Goes Ape!

Don’t Call Them Damn Dirty Apes, You’ll Just Make Them Mad: Rise of the Planet of the Apes

Two lingering questions can be answered right now: the first, “What will win the Oscar for Best Visual Effects?” and the other, “What was the best blockbuster in the summer of 2011?” Both have the same answer: Rise of the Planet of the Apes.

Neither race is particularly close. The effects in Apes render the uncanny valley extinct. The movie’s hero, Caesar (and yes, spoiler alert, the apes are totally the good guys in this picture) has emotions, real and powerful ones, genuinely looks like he’s thinking when we watch him think. The collaboration between FX house Weta Digital and actor Andy Serkis has produced one of the best performances of the year and seats Caesar firmly at the head of the table in the Hall of Badass. And you’d best believe he gets the big banana. Caesar not only comes alive, he does so vividly, more vitally alive than most human performers in cinema. Ever.

[Read more. Spoilers ahead]

Spoilers ahead.

Rise of the Planet of the Apes (minor aside, I’d like to see each sequel to this “reboot” add an extra word to the title so that in a few years we’re on Revenge of the Return of the Recrudescence of the Rise of the Planet of the Apes) begins among the humans, with scientist Will Rodman (James Franco) testing a radical new Alzheimer’s drug on lab chimps. He finds one chimp, a female he names Bright Eyes (due to the flecks of green in her irises from the effects of the drug), gaining intelligence at an amazing rate. Will gets excited and is in the middle of reporting his revolutionary findings when Bright Eyes goes on a rampage and wrecks the lab and just about everything in sight. After James Franco’s money man boss Jacobs (David Oyelowo) terminates Will’s research and, villainously, all the chimps except for Bright Eyes’ newborn son, Will takes the baby ape home with him to raise as an uneasy mix between pet and adopted son.

We see that the motivation behind Will’s research is his live-in, Alzheimer’s-afflicted father (John Lithgow), whose love of Shakespeare leads to the young chimp being named Caesar. They soon discover that Caesar has inherited his mother’s intelligence and then some. Rather than get alarmed by the fact that his drug apparently altered its test subject’s genetic code to the point where the intelligence she gained could be passed down to her offspring, Will goes right ahead and gives his pops the Alzheimer’s drug. Could this action, like the decision to raise a rapidly growing, super-intelligent chimpanzee in his home, have consequences? Of course not. Why would you ever think such a—oh, right, this movie has “planet of the apes” in the title. I see where you were going with that one.

Since it’s the title of the movie, it’s not a spoiler that the apes rise and their takeover of Earth is a fait accompli. The movie wouldn’t be much of a movie if that was all there was to it, just as it wouldn’t be much of a movie if it didn’t feature a whole bunch of awesome scenes of people getting wrecked by apes. Rise of the Planet of the Apes makes us genuinely care about the ape protagonists while simultaneously not having all the people be evil straw men; James Franco turns in a not-half-bad performance as the most sympathetic human; he’s not a bad guy, just a guy who overreached what he should do with what he could, scientifically. As a rule though, the more skeptical or villainous the human character, the thinner the characterization. Not all the actors can quite handle that—Freida Pinto struggles a bit as James Franco’s girlfriend—but old pros like John Lithgow and Brian Cox (the warden of what’s basically ape jail) are up to the task. Tom “Draco Malfoy” Felton does a nice job—and American accent—in his first post-Potter role as Brian Cox’s slacker sadist son, who makes the deadly mistake of antagonizing Caesar.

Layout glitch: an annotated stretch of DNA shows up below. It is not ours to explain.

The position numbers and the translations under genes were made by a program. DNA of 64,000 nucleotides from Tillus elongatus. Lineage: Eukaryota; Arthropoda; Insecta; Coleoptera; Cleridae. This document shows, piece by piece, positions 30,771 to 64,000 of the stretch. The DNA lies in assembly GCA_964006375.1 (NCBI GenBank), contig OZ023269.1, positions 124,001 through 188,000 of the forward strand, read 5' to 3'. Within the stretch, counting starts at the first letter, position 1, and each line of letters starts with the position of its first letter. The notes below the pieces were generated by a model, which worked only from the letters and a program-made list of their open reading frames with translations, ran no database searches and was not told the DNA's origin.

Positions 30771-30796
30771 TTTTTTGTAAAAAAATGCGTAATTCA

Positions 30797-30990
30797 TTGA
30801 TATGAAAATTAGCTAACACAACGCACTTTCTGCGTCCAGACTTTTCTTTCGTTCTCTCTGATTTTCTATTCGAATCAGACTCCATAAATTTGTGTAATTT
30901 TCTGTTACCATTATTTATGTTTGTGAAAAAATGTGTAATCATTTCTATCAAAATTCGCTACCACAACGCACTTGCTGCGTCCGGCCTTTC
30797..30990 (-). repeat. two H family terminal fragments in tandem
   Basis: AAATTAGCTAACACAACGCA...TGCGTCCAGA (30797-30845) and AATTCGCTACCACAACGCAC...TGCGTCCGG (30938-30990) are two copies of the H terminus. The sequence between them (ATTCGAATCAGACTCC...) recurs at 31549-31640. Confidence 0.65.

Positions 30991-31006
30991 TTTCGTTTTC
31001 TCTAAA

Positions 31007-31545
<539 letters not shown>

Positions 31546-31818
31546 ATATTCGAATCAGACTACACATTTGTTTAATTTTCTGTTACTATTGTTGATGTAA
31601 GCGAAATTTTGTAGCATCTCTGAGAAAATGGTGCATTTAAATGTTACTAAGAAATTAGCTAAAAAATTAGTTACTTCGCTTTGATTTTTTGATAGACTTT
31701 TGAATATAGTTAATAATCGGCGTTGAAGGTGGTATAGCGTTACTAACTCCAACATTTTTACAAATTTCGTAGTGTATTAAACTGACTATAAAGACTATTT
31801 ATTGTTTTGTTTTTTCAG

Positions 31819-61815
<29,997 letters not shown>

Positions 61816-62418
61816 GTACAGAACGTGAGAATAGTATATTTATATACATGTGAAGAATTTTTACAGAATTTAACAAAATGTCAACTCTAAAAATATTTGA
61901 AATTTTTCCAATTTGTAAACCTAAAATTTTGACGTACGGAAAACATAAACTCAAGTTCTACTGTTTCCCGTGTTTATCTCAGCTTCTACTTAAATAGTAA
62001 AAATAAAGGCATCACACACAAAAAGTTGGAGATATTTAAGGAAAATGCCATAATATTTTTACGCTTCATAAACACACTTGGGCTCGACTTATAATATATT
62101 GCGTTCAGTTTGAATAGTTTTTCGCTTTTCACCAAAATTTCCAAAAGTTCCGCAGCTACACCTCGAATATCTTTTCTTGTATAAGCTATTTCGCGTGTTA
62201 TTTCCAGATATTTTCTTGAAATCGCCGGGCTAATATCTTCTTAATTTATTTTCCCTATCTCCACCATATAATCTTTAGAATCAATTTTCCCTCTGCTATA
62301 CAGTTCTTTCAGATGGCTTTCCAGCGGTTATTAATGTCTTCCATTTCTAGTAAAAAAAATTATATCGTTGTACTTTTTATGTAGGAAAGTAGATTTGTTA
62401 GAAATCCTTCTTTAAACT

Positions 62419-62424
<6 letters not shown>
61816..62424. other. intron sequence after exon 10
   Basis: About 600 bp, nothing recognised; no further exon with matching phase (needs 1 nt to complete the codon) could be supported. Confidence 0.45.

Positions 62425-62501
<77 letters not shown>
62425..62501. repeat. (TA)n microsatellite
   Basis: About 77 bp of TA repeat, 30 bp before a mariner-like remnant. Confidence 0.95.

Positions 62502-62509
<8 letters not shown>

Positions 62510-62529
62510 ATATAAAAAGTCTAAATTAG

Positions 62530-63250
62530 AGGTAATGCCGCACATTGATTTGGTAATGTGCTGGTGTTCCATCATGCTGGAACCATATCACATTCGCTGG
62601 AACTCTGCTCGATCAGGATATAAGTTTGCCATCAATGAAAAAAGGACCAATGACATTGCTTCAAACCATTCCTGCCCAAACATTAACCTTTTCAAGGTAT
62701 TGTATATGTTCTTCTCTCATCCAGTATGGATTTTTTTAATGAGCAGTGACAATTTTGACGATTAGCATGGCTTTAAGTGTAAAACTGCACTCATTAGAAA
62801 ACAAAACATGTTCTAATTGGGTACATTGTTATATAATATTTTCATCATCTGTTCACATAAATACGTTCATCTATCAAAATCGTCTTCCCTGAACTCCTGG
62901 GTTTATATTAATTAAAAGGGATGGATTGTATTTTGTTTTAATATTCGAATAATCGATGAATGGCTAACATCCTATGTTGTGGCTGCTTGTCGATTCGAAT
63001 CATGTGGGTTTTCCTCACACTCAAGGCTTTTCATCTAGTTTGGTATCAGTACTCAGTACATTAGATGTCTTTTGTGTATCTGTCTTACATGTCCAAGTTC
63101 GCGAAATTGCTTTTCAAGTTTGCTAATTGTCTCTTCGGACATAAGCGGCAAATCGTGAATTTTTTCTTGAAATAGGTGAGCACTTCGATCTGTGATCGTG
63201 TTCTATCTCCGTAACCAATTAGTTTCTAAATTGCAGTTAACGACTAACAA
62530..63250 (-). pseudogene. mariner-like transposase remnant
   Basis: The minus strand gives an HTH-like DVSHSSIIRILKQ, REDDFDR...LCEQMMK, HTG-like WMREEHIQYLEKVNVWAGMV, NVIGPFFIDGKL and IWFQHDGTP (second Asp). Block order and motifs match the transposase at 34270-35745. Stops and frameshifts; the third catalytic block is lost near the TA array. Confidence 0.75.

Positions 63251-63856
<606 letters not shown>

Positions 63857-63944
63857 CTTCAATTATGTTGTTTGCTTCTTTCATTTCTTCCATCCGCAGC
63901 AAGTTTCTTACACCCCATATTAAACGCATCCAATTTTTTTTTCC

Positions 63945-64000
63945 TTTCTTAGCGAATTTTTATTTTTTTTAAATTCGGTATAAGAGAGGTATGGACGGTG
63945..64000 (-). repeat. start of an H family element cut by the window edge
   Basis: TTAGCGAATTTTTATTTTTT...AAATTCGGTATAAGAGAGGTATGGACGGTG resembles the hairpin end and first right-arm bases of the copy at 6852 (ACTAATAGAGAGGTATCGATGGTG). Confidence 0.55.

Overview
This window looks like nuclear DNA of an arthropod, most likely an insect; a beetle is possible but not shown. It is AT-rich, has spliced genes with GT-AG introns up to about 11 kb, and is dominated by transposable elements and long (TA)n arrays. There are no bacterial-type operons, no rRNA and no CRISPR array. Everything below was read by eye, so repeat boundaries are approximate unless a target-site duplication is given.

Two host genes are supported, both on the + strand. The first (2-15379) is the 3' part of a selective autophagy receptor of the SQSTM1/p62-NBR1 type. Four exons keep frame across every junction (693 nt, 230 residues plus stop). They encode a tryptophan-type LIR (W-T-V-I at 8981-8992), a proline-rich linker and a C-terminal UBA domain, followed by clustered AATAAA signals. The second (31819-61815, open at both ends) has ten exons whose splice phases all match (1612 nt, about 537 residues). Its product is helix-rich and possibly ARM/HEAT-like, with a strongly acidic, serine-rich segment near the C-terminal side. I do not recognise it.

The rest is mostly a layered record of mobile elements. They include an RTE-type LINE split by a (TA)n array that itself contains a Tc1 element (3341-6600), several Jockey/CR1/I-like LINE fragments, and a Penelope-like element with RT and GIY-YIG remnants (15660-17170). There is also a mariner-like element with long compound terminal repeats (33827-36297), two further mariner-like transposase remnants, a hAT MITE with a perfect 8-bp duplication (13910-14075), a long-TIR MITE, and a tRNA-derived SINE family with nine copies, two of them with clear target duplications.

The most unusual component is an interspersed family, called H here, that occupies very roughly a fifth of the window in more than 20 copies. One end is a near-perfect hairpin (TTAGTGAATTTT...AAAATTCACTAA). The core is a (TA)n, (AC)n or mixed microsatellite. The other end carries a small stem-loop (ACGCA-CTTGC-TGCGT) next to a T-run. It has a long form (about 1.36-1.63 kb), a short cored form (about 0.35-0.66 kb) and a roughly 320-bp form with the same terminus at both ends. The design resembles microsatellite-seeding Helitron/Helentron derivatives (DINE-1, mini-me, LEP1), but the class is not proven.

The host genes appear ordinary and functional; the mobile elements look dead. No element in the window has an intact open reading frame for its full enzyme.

Which brings us to the whole point of this enterprise, the apes. The movie is most alive when we’re with Caesar, whose scenes feature some truly wonderful filmmaking. Director Rupert Wyatt is a name to watch. He collaborates with cinematographer Andrew Lesnie (who shot the Lord of the Rings movies, which didn’t look half bad their own selves) on some jawdropping long takes of Caesar climbing and swinging on stuff. The action climax, when the apes activate full-on La Resistance mode and go in armed with nothing but righteousness against cops with helicopters and machine guns, is one of the finest in recent memory (sorry about the spoiler, but knowing it’s coming will not in any way ruin how great it is when Caesar leads the charge out of the fog on the Golden Gate Bridge on a stolen police horse, screaming his head off. Yeah, that’s right, Caesar rides into battle on a horse and it’s completely believable.) Oh, and the gorilla hulking out and taking on the helicopter with his bare hands is the coolest thing in the history of ever; the trailer cuts out the whole last 85% of that sequence. When the apes write their military history books, there are going to be like twelve chapters in each one about how awesome that gorilla was.

Don’t let any potentially lukewarm feelings about the trailers fool you, and for the love of God purge your memories of that stupid 2001 Planet of the Apes movie. This right here is a whole new breed. This right here is about as good as summer blockbusters get. This right here will leave you in awe of its protagonist, awesome in the old-fashioned, profound sense of the word. Hail Caesar.

Danny Bowes is a playwright, filmmaker and blogger. He is also a contributor to and


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